manufacturing industry, producing beautiful varieties of silk textiles, but most of the raw silk for this came from Bengal. On the other hand, demand for Bengal’s cotton
textiles were so great that the local production of raw cotton was insufficient to meet the amount needed so a large quantity of Gujarat raw cotton were imported each
year. Gujarat cotton was however not very fine and could not be used to produce the top quality muslins. They were instead used to manufacture more coarser materials. The high quality fine textiles that came to be known as muslin were primarily manufactured by raw cotton grown in East Bengal within a narrow strip of land along the Brahmaputra river from Meymansingh to Barisal. The fine textiles produced by this cotton became known as Dhakaya Muslin. It was Dhaka region’s own native cotton that was said to be both soft and strong at the same time, which produced muslins: the famous textiles of Bengal. The quality of the soil, high levels of rain and the local environmental factors all contributed to help evolve the legendary muslin cotton plant and the local people developed specialised skills to produce superfine threads from which beautiful textiles were woven with their hands.
For a very long time Bengal had a thriving direct sea-borne and land routes based trade with many parts of the world and its manufactured textiles also reached near
and far away places through indirect routes and second hand trade. The Indian Ocean was very busy with ships and boats taking goods to and from many locations,
along long established trading routes. When the Portuguese first arrived in the Indian Ocean on the eve of the 16th Century they began to destroy and change the
old trading networks and the operations of the long established trading systems involving Africa, Middle East, India, South East Asian and China. The process got
speeded up after the Dutch and English established their trade in the India Ocean from early 17th century onwards. Information about the ancient trade of India,
including that of Bengal) have been written by many past travelers.
According to Tom Pires, a Portuguese traveller during the early 16th Century, ‘A junk (four or five ships) goes from Bengal to Malacca once a year and sometimes twice. Each of these carries from eighty to ninety thousand cruzados worth. They bring fine cloths, seven kinds of sinbafos, three kinds of chautares, beatilhas, beirames and other rich materials… cut-cloth work in all colours and very beautiful… Bengal cloth fetches as high price in Malacca, because it is a merchandise all over the East’ (Pires, Suma Oriental). Sanjay Subramanyan recently wrote on Bengal’s sea-born trade during the 16th Century. In the ‘Notes on 16th Century Bay of Bengal Trade’ he provides information and details of Bengal’s trade with Burma, Malaka, Sri Lanka, Maltives, Gujarat and the Middle East. A variety of goods were imported and exported, and textiles of Bengal were a very important element of its total exports. ‘… by the early sixteenth century, the Bengal region was a major exporter of textiles to many regions in Asia, a distinction it shared with two other parts of India: namely, Coromandel and Gujarat… Bengal was celebrated, however, not merely for its textiles… the region was a considerable exporter of grain (particularly rice)… which were carried to a diversity of destinations. Bengal was also known for its production and export of sugar…’.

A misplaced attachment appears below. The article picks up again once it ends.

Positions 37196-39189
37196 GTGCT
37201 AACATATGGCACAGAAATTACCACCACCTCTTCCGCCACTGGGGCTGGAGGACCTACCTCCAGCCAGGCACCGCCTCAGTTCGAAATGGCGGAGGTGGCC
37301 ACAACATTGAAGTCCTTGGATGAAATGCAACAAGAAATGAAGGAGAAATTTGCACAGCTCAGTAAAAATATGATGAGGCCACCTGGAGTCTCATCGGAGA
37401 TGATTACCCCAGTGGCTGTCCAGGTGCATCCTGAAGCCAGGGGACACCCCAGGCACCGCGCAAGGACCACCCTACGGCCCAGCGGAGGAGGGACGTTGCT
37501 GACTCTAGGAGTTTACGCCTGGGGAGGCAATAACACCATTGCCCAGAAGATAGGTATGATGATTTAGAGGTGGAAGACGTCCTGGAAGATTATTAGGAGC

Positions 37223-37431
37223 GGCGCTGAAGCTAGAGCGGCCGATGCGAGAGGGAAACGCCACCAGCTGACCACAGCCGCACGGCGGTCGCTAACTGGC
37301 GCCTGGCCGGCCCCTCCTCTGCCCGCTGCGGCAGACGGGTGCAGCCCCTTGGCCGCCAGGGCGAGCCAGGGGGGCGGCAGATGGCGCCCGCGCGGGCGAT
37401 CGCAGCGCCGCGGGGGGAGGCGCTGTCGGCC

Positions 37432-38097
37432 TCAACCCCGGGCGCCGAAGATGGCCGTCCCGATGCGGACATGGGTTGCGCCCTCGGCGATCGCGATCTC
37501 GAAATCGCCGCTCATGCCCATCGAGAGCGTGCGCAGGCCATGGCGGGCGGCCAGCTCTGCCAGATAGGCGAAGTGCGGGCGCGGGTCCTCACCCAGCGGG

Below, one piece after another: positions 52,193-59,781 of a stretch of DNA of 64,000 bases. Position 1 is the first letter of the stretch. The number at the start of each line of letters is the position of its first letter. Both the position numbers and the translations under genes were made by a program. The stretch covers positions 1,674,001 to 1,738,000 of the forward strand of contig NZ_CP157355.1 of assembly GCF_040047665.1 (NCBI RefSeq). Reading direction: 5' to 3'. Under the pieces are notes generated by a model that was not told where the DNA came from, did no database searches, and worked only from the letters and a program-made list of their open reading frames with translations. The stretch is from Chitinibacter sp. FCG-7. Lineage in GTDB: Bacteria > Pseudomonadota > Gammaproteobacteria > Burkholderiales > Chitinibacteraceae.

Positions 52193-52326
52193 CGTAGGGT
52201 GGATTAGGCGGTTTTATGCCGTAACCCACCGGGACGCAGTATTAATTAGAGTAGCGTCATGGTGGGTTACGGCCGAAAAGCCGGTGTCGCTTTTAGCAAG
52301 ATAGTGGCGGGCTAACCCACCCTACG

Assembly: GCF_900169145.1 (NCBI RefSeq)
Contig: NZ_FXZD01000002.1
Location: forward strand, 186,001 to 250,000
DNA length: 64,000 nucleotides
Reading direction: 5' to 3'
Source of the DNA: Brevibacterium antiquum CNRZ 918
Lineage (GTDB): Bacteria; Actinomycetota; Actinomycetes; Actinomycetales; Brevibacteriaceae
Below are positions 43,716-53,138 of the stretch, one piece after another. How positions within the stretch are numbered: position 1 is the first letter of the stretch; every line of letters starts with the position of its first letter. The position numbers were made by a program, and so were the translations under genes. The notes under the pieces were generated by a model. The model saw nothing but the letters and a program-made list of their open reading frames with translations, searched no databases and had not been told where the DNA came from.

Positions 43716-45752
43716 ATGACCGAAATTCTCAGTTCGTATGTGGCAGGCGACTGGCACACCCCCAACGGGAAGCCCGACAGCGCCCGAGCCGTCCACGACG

According to Sanjay Subramanyam, Bengal’s seaborne trade mainly consisted of four routes. The table below provides details of Bengal’s exports to a number of locations, which includes textiles.
After the Europeans entered direct trade with India and Asia Europe became another destination for Bengal’s exports, particularly textiles. In this regard, the Dutch and
English were the biggest trading partners. At first, the Dutch imports from Bengal were larger but from around the first quarter the of the 18th Century the English
established a position of dominance which remained and continued to grow until they finally took control over Bengal after the Battle of Plassey in 1757. From then on the British virtually monopolised Bengal’s textile trade and squeezed other traders, both Europeans and Asians, out of the region.
Two tables and graphs are provided below to show the scale of British imports of goods from Asia and India, and Bengal’s share. The first is on the total value, based
on five yearly intervals, between 1665 and 1760, developed from annual figures generated by KN Chaudhuri. Textiles were about 71-81% of the total value of goods
imported from Bengal to the UK by the East India Company. The second, based on the work of Bhishnupriya Gupta, show the number of items of textiles imported by the British from the Indian subcontinent during 1665-1849 and Bengal’s total share. Both the tables and associated graphs show that from around the end of the first quarter of the 18th Century Bengal’s share of total exports of textiles from Asia by the British was higher than all other locations combined.
From various others sources it has been established that around 71-81% of the total imports were textiles in the case of Bengal.